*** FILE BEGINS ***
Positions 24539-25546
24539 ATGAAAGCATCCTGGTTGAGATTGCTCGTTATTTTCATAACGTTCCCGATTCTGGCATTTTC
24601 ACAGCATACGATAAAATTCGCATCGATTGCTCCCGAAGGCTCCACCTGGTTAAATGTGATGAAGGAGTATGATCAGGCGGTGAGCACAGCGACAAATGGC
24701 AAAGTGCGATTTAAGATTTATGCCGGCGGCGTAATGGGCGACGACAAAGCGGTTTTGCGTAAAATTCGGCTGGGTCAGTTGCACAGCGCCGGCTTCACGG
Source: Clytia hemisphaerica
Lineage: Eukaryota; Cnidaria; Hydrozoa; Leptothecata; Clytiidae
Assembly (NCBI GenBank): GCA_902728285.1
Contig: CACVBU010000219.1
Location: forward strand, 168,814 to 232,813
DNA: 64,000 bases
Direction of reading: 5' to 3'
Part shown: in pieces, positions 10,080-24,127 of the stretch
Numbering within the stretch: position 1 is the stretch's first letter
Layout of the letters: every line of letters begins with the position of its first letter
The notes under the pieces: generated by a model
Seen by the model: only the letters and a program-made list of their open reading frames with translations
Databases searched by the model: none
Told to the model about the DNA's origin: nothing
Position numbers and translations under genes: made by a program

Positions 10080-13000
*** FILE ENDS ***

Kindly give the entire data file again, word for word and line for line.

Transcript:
Positions 24539-25546
24539 ATGAAAGCATCCTGGTTGAGATTGCTCGTTATTTTCATAACGTTCCCGATTCTGGCATTTTC
24601 ACAGCATACGATAAAATTCGCATCGATTGCTCCCGAAGGCTCCACCTGGTTAAATGTGATGAAGGAGTATGATCAGGCGGTGAGCACAGCGACAAATGGC
24701 AAAGTGCGATTTAAGATTTATGCCGGCGGCGTAATGGGCGACGACAAAGCGGTTTTGCGTAAAATTCGGCTGGGTCAGTTGCACAGCGCCGGCTTCACGG
Source: Clytia hemisphaerica
Lineage: Eukaryota; Cnidaria; Hydrozoa; Leptothecata; Clytiidae
Assembly (NCBI GenBank): GCA_902728285.1
Contig: CACVBU010000219.1
Location: forward strand, 168,814 to 232,813
DNA: 64,000 bases
Direction of reading: 5' to 3'
Part shown: in pieces, positions 10,080-24,127 of the stretch
Numbering within the stretch: position 1 is the stretch's first letter
Layout of the letters: every line of letters begins with the position of its first letter
The notes under the pieces: generated by a model
Seen by the model: only the letters and a program-made list of their open reading frames with translations
Databases searched by the model: none
Told to the model about the DNA's origin: nothing
Position numbers and translations under genes: made by a program

Positions 10080-13000